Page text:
The sixth edition was closed by Alexey German Jr.’s Berlinale Competition film Under Electric Clouds, a former Screen International Best Pitch Award  winner at Tallinn’s Baltic Event, which was introduced by the  film’s producer Artem Vasiliev.

International guests at this year’s event  included filmmakers Laura Bispuri (Sworn Virgin), French director Louis Beaudemont who is currently developing the documentary Soviet Groove  (pitched at the Moscow Business Square last year), veteran Polish director-producer Krzysztof Zanussi, and French musician-producer Steph Gotkovsky.

Kleiman talk

During a workshop given by Naum Kleiman, the internationally venerated film historian and Eisenstein expert called on Vologda Region to establish its own cinematheque to give the young generation of cinema-goers to have access to wealth of Russian and world cinema heritage.

Kleiman mentioned that he had spoken to Vologda Region’s Governor about this idea and suggested that they follow the example of the city of Perm which had now opened its own cinematheque.

Talking about the Russian Federation’s Ministry of Culture, Kleiman said that this was a place ¨where the people have nothing to do with culture¨. He stressed that he wouldn’t be asking ¨for a single penny¨ from the Ministry when making plans to establish an Eisenstein Centre or a website dedicated to the life and works of Sergey Eisenstein so as to avoid any ministerial interference.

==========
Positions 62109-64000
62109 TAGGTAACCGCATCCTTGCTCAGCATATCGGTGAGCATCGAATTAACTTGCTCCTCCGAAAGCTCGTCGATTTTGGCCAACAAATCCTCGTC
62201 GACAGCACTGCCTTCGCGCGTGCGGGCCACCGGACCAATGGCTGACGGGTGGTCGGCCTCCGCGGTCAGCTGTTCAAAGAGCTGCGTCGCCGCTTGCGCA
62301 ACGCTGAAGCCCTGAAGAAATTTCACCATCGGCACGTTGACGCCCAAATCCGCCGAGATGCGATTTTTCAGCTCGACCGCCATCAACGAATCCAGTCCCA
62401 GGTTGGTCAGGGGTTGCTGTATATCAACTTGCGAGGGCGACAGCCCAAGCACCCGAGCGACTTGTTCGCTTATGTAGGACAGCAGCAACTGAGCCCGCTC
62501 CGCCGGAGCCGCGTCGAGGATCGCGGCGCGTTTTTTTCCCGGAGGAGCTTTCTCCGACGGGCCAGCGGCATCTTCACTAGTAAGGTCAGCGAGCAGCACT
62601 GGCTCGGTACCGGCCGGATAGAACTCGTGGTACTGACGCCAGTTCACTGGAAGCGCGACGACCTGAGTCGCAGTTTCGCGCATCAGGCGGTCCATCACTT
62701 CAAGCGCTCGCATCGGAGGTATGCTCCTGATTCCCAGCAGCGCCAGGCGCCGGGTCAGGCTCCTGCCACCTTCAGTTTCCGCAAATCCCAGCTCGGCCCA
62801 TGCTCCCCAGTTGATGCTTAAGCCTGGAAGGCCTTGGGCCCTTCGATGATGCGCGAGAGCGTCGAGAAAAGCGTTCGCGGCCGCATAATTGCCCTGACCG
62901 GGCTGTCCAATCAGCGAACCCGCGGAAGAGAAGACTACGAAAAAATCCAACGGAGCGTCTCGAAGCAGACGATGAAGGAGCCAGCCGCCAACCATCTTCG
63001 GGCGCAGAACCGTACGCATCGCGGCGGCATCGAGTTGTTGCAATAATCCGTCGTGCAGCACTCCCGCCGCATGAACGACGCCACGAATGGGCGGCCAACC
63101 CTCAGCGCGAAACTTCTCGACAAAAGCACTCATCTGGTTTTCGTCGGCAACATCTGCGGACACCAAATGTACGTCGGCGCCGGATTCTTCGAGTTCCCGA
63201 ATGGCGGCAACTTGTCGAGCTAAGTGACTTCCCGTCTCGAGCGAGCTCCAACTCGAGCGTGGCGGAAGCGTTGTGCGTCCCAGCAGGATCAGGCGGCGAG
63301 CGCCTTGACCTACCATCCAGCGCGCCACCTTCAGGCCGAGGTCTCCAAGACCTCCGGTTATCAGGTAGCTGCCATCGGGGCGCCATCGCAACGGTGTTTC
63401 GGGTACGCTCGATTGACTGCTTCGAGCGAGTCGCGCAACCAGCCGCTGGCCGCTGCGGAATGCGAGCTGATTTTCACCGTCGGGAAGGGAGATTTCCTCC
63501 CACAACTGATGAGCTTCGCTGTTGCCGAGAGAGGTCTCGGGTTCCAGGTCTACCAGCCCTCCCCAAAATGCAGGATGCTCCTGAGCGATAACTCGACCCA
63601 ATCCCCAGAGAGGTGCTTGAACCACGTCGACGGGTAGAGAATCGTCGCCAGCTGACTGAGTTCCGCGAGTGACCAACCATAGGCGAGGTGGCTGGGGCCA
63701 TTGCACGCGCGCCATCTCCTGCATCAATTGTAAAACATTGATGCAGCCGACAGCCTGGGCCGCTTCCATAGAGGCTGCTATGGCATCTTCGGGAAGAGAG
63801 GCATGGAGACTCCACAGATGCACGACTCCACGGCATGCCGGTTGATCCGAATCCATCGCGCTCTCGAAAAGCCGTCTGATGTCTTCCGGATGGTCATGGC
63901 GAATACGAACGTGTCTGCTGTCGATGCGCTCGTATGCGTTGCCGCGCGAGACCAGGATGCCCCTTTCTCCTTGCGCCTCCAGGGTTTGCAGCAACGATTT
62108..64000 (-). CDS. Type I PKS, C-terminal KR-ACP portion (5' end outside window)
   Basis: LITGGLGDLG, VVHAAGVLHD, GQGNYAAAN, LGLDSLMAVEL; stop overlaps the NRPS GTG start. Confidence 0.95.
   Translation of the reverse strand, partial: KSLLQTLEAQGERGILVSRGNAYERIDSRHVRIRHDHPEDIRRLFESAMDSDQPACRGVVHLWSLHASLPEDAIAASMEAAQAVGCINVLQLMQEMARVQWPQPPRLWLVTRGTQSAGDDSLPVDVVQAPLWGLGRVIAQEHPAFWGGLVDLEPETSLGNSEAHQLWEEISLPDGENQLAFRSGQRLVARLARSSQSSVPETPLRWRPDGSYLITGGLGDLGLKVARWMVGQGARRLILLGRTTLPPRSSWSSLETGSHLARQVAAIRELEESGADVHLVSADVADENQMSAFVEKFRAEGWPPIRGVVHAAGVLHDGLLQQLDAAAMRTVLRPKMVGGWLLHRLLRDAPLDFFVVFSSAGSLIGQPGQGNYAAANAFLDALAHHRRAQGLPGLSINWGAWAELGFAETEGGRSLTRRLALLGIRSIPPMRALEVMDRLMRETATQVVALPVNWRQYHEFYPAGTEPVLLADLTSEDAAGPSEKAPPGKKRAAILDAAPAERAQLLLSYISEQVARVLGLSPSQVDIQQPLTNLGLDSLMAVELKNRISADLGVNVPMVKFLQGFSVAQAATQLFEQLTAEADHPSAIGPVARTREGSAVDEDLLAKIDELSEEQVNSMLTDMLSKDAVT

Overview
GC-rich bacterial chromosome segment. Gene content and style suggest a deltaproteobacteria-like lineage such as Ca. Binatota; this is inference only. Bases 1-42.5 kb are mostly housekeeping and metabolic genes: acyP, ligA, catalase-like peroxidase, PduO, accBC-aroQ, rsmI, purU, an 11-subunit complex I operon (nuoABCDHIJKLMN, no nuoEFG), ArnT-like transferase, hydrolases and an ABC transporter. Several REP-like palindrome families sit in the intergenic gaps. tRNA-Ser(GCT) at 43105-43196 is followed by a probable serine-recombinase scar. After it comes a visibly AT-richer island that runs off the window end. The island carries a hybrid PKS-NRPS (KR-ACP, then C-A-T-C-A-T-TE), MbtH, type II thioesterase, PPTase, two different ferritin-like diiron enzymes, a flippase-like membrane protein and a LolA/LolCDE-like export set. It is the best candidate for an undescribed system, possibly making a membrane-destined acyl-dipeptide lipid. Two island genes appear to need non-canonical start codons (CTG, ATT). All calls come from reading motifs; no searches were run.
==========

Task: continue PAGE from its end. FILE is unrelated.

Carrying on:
This December will see the 90th anniversary of the relese of the classic film Battleship Potemkin and next January will mark the 70th anniversary of Eisenstein’s Ivan The Terrible  being premiered.

New German project

Artem Vasiliev confirmed to Screen Daily that preparations are now afoot for another collaboration with Under Electric Clouds director Alexey German, Jr on a new project entitled Dovlatov.

Set in Leningrad in November 1971 over a few days before the celebration of 1917’s Russian Revolution, the drama will focus on the acclaied writer Sergey Dovlatov and the circles he moved in in the city’s cultural scene.

Dovlatov left the Soviet Union in 1978 for a life in the USA after enduring the pressure of having everything he wrote being labelled ‘ideologically hostile’ and not managing to get any of his works published in the USSR.

He died at the age of 48 in 1990 after starting a successful career as a writer in the US exile, and saw his works beginning to be published in Russia a year  before his death.

According to Vasiliev, this new film project could see an application being made to Eurimages and the Polish producer Dariusz Jablonski (Apple Film Production) serving again as a co-producer after their successful collaboration on Under Electric Clouds.


Filmfest München 2015: FIPRESCI premiere

A FIPRESCI International Critics Prize was presented for the first time this year at the Filmfest München, the winner being one  of the films screening in the New German Cinema sidebar.